I’ve known people all over the place that lived all over the country and that’s the thing. You got to keep your hands clean, especially for me. As a viable salesman, I don’t like to try to get into that side of everything, but you do hear things through the grapevine. Everybody likes cannabis. That’s not completely true but it seems like it for the majority of people at this point. If you don’t have access to it, you’re looking for easier access to it and dispensaries provide that.
We’ve had some ups and downs. We had a thriving market. It seemed in 2014 and 2015, we’re good but 2016 was a rough year. There was a lot of supply in the 2016, 2017 timeframe. What prices were we looking at back a couple of years ago?
There were many factors. In 2014 and 2015, the novelty was still very real. What they called cannabis tourism was massive. People were like, “Colorado went legal.” People were flocking here. They go shop at a dispensary. Even if you came for one day and you went to one store, people were stoked about it. When the rec market first opened, there were lines all day, every day for months upon months of people trying to go in and buy rec weed legally because they could. As the novelty store started going away, what happened is people started building their business models off of those max numbers that they could push. They were making as much weed as they can think that they’re going to keep selling that much weed and then they weren’t anymore because people started not traveling as much.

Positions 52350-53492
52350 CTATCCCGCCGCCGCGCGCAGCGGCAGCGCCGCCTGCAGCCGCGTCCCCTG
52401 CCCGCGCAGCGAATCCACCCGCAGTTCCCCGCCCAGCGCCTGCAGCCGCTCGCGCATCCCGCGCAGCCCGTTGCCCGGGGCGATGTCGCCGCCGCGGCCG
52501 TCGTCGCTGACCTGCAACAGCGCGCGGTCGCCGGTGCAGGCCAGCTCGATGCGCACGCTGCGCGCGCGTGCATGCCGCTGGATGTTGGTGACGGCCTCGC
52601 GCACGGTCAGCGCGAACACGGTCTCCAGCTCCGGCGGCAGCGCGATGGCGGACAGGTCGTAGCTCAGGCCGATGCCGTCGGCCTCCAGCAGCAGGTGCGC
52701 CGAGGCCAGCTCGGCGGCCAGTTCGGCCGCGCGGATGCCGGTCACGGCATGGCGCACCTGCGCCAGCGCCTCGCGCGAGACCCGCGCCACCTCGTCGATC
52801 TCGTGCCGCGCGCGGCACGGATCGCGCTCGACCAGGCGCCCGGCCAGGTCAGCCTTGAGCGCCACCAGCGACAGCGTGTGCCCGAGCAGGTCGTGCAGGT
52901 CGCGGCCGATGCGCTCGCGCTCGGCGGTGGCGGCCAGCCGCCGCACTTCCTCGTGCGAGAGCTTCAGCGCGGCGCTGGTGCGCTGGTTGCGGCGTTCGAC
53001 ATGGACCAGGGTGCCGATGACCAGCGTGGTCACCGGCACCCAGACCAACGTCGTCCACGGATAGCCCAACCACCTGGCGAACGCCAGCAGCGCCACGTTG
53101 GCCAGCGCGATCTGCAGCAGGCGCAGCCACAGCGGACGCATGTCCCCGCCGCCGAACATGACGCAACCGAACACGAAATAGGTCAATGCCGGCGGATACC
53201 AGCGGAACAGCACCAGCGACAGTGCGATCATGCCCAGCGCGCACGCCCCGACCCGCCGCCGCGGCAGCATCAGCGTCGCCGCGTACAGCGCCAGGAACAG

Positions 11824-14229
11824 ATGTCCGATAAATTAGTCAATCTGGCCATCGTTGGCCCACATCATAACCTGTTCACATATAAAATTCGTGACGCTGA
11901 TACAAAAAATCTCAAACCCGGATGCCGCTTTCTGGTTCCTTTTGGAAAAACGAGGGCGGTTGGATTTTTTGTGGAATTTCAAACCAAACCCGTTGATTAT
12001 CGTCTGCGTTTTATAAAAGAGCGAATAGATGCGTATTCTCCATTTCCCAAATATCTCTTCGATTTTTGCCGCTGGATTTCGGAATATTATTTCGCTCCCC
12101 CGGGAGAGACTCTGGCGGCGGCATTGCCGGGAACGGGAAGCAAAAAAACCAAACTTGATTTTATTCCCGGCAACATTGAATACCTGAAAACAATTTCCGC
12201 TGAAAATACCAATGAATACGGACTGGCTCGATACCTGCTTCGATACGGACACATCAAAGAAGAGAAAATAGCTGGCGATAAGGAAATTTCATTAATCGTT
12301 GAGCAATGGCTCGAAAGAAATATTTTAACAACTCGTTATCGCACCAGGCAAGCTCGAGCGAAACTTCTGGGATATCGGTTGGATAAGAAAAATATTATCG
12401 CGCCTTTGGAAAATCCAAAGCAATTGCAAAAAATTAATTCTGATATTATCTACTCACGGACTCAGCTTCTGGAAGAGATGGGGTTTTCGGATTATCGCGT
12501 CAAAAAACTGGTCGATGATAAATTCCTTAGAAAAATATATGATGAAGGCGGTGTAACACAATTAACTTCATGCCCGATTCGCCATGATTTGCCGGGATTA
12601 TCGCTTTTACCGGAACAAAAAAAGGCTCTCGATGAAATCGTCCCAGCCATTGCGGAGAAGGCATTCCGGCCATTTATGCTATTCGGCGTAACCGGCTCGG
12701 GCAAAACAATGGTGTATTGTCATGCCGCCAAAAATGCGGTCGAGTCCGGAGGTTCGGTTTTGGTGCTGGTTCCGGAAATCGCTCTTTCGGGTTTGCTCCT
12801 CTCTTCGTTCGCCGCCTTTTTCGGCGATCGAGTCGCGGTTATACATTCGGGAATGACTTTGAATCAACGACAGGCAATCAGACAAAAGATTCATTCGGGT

Another thing that started happening was the state kept on handing out licenses. This is a completely arbitrary number but let’s say it started at 200 growing facilities in the state in 2014 including med and rec. There are somewhere around 760 and 500 and something storefronts are what I read. All that stuff is on the DOR website too if you ever want to look up the real numbers. That has something to do with the two lays. Once you have all these licenses out and everybody’s trying to produce as much product as they can because the more product you have, you figured the more valuable it is to you. When it’s totally flooded, everybody has to drop their trousers and take what they can get in order to break even to get to the next cycle.
They have to pay bills too.
You’ve got to keep the doors open. You can’t hold your head high and say, “I’m not taking anything less than $3,200” because Mike down the street is going to take $800 so he can pay his bill. That happened not only with grows and stuff but with all the other vendors too. We started seeing numbers for wholesale prices even with regular products like cartridges, edibles and things sharply drop off because there were many people producing it and fewer people buying. What happened was the consumer got spoiled as I was talking about with the live resin. Once you sell somebody 100 milligrams of edible for $8, they’re never going to want to pay more than $8 again. That’s the fact. They will eventually if everybody puts their heads together, but once you introduce that, now you’ve got to figure out a way to produce your edibles for $2. You can sell it to the dispensary for $4 so they can sell it to the consumer for $8 and it becomes nearly impossible.
If you are creating a brand and you are in a new market, you’ve got to be aware that these are the types of things that you got to dig yourself out once you go down fighting price wars. It’s hard not to do as Conal mentioned. You’ve got to pay the bills. How do you keep sales up without dropping your pants to pay the bills? It’s a fine line. Hopefully, you guys that are doing this or prepared to start this have a little bit of a sense of that. When it comes to making that decision, you have to understand how hard it is to dig yourself out of that hole once you’re in it.